Stop the bleeding. Stat.
With healthcare spending projected to account for 21% of the nation’s GDP by 2020, industry experts offer their suggestions on how to stem the tide
To slow ever-escalating healthcare costs, comprehensive reform to provider paymentsas opposed to incremental changeis a necessity, according to an overwhelming majority of healthcare experts in a Commonwealth Fund/Modern Healthcare Opinion Leaders Survey.
A broad group of 214 opinion leaders working in healthcare policy, delivery and finance were asked about various strategies to slow healthcare cost growth trends. The survey was conducted by Harris Interactive in March and it is the 18th in a series of surveys designed to take the pulse of healthcare leaders on timely policy issues.
Controlling healthcare costs is top-of-mind as Congress and the Obama administration tackle healthcare reform this spring and summer. Congressional leaders and the president have said that any health reform initiatives must address the staggering and rising cost of healthcare, as well as improved access and coverage.
Healthcare spending accounts for nearly 17% of the nations gross domestic product this year. At its current trajectory, healthcare is projected to account for 21% of GDP by 2020.
The majority of opinion leaders surveyed are not very optimistic that healthcare costs could be metered below 17% of GDP by 2020. Some 41% of those surveyed say that having healthcare account for 19% of GDP in 2020 is an appropriate and realistic target. Another 22% of respondents say that 17% of GDP is a realistic target for 2020. And 33% say that healthcare accounting for 16% or less of the nations GDP is realistic. However, no one says that they expect healthcare to account for more than 21% of GDP in 2020, according to the survey.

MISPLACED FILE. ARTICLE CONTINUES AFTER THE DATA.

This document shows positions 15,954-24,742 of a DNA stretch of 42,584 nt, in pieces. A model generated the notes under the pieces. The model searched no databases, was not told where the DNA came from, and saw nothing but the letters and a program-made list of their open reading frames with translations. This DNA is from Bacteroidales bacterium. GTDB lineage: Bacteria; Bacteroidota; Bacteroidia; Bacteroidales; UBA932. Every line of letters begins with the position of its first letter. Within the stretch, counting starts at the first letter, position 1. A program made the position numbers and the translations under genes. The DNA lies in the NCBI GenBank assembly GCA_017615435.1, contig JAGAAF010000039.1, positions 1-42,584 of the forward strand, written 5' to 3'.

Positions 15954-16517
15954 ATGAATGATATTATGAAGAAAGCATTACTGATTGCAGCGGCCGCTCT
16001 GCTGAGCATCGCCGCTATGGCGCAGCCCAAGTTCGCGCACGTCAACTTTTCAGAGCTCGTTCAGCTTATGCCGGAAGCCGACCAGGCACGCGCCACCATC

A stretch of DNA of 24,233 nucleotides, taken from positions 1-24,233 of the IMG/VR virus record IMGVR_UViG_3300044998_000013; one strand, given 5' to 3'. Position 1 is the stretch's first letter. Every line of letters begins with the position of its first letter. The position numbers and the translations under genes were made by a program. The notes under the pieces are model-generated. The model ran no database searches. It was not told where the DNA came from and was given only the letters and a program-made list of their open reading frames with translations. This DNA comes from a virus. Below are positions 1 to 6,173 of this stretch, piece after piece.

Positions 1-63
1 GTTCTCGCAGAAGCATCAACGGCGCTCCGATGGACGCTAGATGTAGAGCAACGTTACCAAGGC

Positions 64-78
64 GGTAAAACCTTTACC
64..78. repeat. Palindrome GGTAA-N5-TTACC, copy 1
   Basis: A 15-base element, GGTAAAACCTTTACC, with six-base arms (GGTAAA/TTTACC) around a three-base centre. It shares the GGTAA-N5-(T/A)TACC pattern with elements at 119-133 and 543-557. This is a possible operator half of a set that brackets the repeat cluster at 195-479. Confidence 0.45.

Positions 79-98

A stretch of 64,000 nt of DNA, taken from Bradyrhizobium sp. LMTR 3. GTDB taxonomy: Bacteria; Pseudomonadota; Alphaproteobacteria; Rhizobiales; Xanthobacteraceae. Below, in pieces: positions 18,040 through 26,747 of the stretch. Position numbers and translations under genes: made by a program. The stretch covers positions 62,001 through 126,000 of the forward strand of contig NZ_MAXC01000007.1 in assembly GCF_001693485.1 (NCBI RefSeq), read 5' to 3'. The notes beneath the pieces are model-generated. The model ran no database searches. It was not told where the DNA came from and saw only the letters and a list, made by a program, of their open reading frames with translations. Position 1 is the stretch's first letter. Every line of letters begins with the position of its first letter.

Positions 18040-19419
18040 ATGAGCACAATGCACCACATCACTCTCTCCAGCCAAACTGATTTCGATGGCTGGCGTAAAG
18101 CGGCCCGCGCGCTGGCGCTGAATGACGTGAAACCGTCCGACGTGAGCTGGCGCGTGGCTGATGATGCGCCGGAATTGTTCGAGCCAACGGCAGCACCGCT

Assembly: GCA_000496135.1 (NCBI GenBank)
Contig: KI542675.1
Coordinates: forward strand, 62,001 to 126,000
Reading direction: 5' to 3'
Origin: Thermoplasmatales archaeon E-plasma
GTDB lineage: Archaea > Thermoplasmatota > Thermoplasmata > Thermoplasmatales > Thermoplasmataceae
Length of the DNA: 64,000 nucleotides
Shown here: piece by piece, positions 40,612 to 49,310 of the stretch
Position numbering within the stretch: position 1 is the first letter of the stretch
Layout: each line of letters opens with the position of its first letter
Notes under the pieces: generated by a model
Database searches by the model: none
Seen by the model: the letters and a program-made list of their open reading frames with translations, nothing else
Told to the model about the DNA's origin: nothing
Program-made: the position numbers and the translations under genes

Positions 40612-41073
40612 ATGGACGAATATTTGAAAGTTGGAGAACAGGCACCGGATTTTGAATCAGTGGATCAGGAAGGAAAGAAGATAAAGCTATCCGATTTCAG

I take that as a consensus for need for change, says Karen Davis, president of the Commonwealth Fund. Its pretty interesting to me that most think we are on the wrong path.
Nearly all of the surveys respondents97%say that they strongly support or support reforming the Medicare physician payment system to control costs and improve quality and efficiency. And 94% say that there should be a streamlined approval system for generic drugs and a way to prevent drug companies from blocking the introduction of generic competitors. Some 87% of those surveyed say that Medicares Hospital Quality Improvement Program, known as the CMS/Premier Hospital Quality Demonstration Project, which links payment to performance on specific quality measures, should be expanded.
A sizable majority66% of those surveyedsay that the sustainable growth rate, or SGR, a formula to control Medicare physician spending growth, should be replaced with fundamental provider payment reform. Only 3% say that todays SGR should remain in place.
Francois de Brantes, founder of Bridges to Excellence, which is testing a new provider
payment model called Prometheus, says
that payment reform is key to broader healthcare reform.
Theres a fair amount that can and should be done in making fee-for-service a lot better than it is today, according to de Brantes, who participated in the survey. Its going to take a while, however, to not only test payment models but to get results.
Payment reform would be effective at controlling costs while maintaining or improving quality, the vast majority of survey respondents say. Some 70% say that moving away from fee-for-service toward bundled payments would be either extremely effective or very effective at controlling costs while maintaining quality.
Pay-for-performance models that reward for quality and efficiency also proved popular, with 45% of respondents saying that this would be extremely effective or very effective at controlling costs while maintaining or improving quality, according to the survey.
Many systems and payers are trying pay-for-performance today, with mixed results. De Brantes says that players should keep trying to improve on the model to find the right combination of incentives. You dont abandon something because the formula is flawed; you fix the formula, he says.